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Re: ECI Titan Cylinders
« Reply #11 on: April 24, 2010, 03:08:36 PM »
Jeff:  Are you going to be forking out money for this?  When you say they will take care of you, they went to bat for you,  just what does that really mean?  Are you getting a replacement free of charge or prorated for the hours that were on the broken one?  Is ECI going to pay for the labor to remove the broken one and install the new? 

When I got caught with the last ECI cylinder AD.  I spoke with the NW rep at Arlington Air Show.  In front of many people around his booth he promised ECI would pay for the expense for complying with the AD.  Later when it came time to take ECI at their word he back peddled and began denying his statements.

John

John S

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Re: ECI Titan Cylinders
« Reply #12 on: April 25, 2010, 08:32:08 PM »
I see a Walker Air/Oil Separator on the firewall.  I'd get rid of it.

My first C182 had one on it when I bought it.  When we were installing a new engine in it about eleven years ago, I found the oil return line completely full of water.  The separator will condense any vapor from the breather system and return it to the crankcase.  There is plenty of water vapor in the crankcase vapors leaving the engine.  I'll take a slightly oily belly any day.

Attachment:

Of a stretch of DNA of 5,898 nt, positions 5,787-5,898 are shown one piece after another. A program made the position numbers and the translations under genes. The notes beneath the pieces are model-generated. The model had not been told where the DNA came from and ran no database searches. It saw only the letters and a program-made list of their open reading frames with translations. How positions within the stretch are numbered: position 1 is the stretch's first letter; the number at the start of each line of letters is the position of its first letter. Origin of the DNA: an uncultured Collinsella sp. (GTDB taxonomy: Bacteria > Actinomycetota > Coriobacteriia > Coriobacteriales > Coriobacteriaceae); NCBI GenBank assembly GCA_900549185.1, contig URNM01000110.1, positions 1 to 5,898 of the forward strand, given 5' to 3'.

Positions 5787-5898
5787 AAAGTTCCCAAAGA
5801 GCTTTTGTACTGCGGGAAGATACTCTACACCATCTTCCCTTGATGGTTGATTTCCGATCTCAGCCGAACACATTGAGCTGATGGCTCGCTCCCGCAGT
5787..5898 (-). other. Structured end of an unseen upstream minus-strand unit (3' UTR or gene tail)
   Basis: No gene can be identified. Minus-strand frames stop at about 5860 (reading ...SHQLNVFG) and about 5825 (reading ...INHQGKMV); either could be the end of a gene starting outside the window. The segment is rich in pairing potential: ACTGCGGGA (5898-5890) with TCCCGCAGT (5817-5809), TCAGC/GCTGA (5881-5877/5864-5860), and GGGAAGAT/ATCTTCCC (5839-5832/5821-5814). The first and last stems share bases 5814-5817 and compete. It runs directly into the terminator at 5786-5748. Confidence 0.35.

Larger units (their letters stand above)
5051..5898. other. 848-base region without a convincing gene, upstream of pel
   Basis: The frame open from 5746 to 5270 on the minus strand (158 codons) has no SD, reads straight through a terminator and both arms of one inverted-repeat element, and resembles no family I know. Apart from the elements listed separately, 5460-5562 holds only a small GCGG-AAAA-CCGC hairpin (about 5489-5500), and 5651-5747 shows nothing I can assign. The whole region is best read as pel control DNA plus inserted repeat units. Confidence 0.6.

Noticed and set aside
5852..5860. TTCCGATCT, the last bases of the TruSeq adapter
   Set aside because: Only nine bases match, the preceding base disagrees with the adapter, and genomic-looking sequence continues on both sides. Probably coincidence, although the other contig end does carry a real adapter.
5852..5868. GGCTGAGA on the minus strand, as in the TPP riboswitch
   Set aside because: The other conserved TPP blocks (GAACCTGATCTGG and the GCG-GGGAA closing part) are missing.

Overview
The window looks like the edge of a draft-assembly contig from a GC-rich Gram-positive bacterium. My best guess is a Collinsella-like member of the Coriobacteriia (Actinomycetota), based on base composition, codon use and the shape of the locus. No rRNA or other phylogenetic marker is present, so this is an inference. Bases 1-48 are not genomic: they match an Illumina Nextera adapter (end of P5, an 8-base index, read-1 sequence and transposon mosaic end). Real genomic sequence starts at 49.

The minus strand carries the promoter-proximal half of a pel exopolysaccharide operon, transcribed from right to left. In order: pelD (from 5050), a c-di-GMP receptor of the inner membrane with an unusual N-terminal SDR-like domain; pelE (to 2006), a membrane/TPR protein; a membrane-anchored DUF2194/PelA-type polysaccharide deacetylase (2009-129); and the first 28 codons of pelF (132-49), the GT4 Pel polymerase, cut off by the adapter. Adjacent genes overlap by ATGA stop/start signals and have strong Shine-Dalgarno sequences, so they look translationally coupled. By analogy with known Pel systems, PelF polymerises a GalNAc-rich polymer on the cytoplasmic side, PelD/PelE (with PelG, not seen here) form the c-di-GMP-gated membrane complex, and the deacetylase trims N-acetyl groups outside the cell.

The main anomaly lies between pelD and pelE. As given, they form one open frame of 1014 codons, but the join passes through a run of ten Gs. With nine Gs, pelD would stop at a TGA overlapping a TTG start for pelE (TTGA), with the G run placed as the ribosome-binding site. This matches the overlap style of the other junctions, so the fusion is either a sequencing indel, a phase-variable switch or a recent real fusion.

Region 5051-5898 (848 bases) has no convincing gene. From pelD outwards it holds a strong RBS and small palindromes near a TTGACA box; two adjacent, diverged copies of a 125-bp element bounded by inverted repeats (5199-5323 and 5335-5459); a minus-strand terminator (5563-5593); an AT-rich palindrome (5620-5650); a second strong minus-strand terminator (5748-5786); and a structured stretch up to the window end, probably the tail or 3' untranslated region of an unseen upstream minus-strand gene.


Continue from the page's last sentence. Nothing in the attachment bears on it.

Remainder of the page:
SkyPilot

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Re: ECI Titan Cylinders
« Reply #13 on: April 29, 2010, 12:54:44 PM »
Hello John, I asked my mechanic about the concerns you had with the Airwolf oil-air separator.  He explained to me that the water issue was something that existed in the earlier ones.  He showed me the air line into the unit which came off he back of the vacuum pump and said that the air in the line was heated to over 240 degrees F.  He said that given the relative temperature of the air, all of the water would be evaporated off and I would not have the same issues you had in your engine.  I am not mechanical, but this sounded reasonable to me. 
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KBLI - Bellingham, WA

John S

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Re: ECI Titan Cylinders
« Reply #14 on: April 29, 2010, 08:03:11 PM »
"He said that given the relative temperature of the air, all of the water would be evaporated off "

I hope that is correct.  Engine corrosion can be a costly problem.